A COUNCIL has today backed down over their plans to pull down the statue of Robert Baden-Powell after Scouts formed a ring of steel around the memorial.
Robert Baden-Powell was honoured with the memorial in Poole, Dorset, 12 years ago – with critics now calling for it to be pulled down over concerns he was racist, homophobic and a supporter of Adolf Hitler.
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But former Scouts and locals have today staged their own protest this morning after the statue appeared on a Black Lives Matter hit-list.
Activists have drawn up the “Topple the Racists” list of monuments they want removed from around the UK after demonstrations were sparked over the death of George Floyd in the US.
Protests in Bristol already saw the toppling of a statue of slave trader Edward Colston, with the memorial to Winston Churchill controversially daubed with the word “racist”.
And Scouts, dressed in their full uniforms, today saluted in front of the figure of Sir Baden-Powell in Dorset as supporters formed a human shield around the statue.
The council will now provide 24-hour security for the statue.
Former Queen’s Scout Len Bannister, 79, was among the crowd defending the statue, telling ITV News: “If they want to knock this down – they’ll have to knock me down first.”
Mr Bannister added: “It’s absolutely crazy. Who’s it that actually wants to do it? I’ll fight them off. I’m actually very angry – and I’m not a protester. I’ve had a lot of enjoyment because of him in my life because of him.”
One person cried out “don’t give in to thuggery”.
And Scout Matthew Trott, 27, travelled over 100 miles from his home in Cwmbran, Monmouthshire, to Poole to salute the statue.
He said: “Baden-Powell is a hero to me. Everyone has made mistakes and most of what has been written about him is not true.”
Councillor Mark Howell, the Deputy Leader of the Bournemouth, Christchurch and Poole (BCP) Council told The Sun Online: “It’s not being taken down today.
“It is likely to be taken down because we are trying to protect it and that is the best way to do that.”
And he said the memorial was particularly “vulnerable” as it was easily accessible and had parts that could be broken off.
But he said that the plan was to return the statue back to its original spot after the controversy had died down.
He added: “We will not be removing the statue today as the foundations are deeper than originally envisaged and we need further discussions with contractors on the best way to remove it safely.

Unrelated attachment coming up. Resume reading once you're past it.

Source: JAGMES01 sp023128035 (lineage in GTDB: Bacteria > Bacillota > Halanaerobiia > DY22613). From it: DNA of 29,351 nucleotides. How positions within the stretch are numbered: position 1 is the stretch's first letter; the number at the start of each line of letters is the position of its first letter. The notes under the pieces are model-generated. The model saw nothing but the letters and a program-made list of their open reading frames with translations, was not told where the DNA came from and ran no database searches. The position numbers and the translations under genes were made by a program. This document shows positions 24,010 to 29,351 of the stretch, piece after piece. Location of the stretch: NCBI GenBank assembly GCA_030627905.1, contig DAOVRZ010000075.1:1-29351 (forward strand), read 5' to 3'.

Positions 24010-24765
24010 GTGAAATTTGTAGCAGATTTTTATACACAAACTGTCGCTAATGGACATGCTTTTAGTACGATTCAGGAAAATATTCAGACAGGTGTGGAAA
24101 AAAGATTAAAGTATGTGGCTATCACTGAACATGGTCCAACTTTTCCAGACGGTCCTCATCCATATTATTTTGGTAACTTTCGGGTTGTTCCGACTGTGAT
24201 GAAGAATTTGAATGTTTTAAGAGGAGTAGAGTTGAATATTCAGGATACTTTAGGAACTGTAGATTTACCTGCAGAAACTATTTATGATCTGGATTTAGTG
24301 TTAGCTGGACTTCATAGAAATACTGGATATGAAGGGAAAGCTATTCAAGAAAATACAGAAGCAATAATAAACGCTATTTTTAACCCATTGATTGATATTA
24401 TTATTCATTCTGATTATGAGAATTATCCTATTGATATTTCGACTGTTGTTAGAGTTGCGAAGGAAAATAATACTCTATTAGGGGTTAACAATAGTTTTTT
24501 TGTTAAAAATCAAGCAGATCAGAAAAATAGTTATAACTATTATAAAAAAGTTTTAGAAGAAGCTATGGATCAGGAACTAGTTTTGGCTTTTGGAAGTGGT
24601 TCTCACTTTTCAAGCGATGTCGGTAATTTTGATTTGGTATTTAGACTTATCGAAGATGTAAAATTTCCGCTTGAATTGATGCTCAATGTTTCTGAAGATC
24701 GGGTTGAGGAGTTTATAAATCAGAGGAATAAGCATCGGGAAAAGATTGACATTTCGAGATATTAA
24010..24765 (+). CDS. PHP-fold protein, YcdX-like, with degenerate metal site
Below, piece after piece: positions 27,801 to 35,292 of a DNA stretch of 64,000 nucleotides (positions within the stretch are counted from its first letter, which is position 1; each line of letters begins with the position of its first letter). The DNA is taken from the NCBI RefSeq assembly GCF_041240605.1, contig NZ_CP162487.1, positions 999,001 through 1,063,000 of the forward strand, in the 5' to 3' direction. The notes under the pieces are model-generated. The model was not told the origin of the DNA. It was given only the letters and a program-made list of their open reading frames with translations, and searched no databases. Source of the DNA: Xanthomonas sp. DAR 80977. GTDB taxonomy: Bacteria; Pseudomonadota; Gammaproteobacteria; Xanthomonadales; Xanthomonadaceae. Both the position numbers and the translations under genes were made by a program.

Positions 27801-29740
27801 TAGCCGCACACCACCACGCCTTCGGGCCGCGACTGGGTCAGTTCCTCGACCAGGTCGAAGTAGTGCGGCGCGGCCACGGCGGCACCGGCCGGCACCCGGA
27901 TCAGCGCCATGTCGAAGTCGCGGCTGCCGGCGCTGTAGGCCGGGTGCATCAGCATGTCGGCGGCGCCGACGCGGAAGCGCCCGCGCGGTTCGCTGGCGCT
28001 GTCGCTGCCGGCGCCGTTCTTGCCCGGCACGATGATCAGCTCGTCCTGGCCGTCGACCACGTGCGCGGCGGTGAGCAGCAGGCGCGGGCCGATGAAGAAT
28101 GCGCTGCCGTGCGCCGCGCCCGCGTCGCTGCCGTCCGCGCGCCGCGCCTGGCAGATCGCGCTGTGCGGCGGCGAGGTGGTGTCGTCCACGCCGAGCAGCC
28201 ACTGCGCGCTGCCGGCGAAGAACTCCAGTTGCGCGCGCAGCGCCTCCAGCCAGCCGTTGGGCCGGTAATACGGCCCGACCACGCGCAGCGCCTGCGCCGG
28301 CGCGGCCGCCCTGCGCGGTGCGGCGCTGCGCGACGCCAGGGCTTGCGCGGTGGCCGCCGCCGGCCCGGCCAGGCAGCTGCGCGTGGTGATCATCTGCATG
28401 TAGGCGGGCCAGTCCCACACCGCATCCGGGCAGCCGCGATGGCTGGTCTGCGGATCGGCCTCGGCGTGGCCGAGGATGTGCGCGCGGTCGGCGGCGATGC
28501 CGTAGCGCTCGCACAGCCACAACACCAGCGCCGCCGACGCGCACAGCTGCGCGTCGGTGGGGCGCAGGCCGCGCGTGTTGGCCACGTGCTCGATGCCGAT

“Although we cannot say when any temporary removal may take place, we will be providing 24-hour security until it is either removed or the threat diminishes.
“Should the statue be removed temporarily, barring unforeseen circumstances we will return it to the Quay as soon as the threat level subsides.”
Today has seen dozens of people flock to the statue to stop it from being removed.
Workmen had arrived with a crane to move the statue this morning to move it into storage but were unable to.
Owen Diffey, 19, a former assistant scout leader, said he would stand guard to stop the statue being removed if it came to it.
He said: “I’ll be here until they try to remove it.
“I am disgusted at what’s going on. They are making something political of a non-political organisation that stands for nothing but equality.”
And one local MP today tried to blame the police for the decision to move the statue.
Local Tory MP Conor Burns wrote on Twitter this morning: “The removal of the statue of Lord Baden-Powell from Poole is a huge error of judgement. Very concerned by the idea it is on advice from @dorsetpolice.”
He added: “Are we going to follow the example of the Met and Bristol and let the mob rule the streets?”
But Dorset Police spokeswoman said: “The decision on whether to remove the statue was not one for the police and no advice was given to remove it.”
Mark Howell, the local authority’s deputy leader, said the statue would only be removed to protect it, with the aim of it permanently remaining in its position overlooking Brownsea Island where Baden-Powell held his first experimental camp in 1907.
Mr Howell, an independent councillor, said: “The contractor was due to remove it on a temporary basis for it’s own protection but they didn’t want to work in a media circus.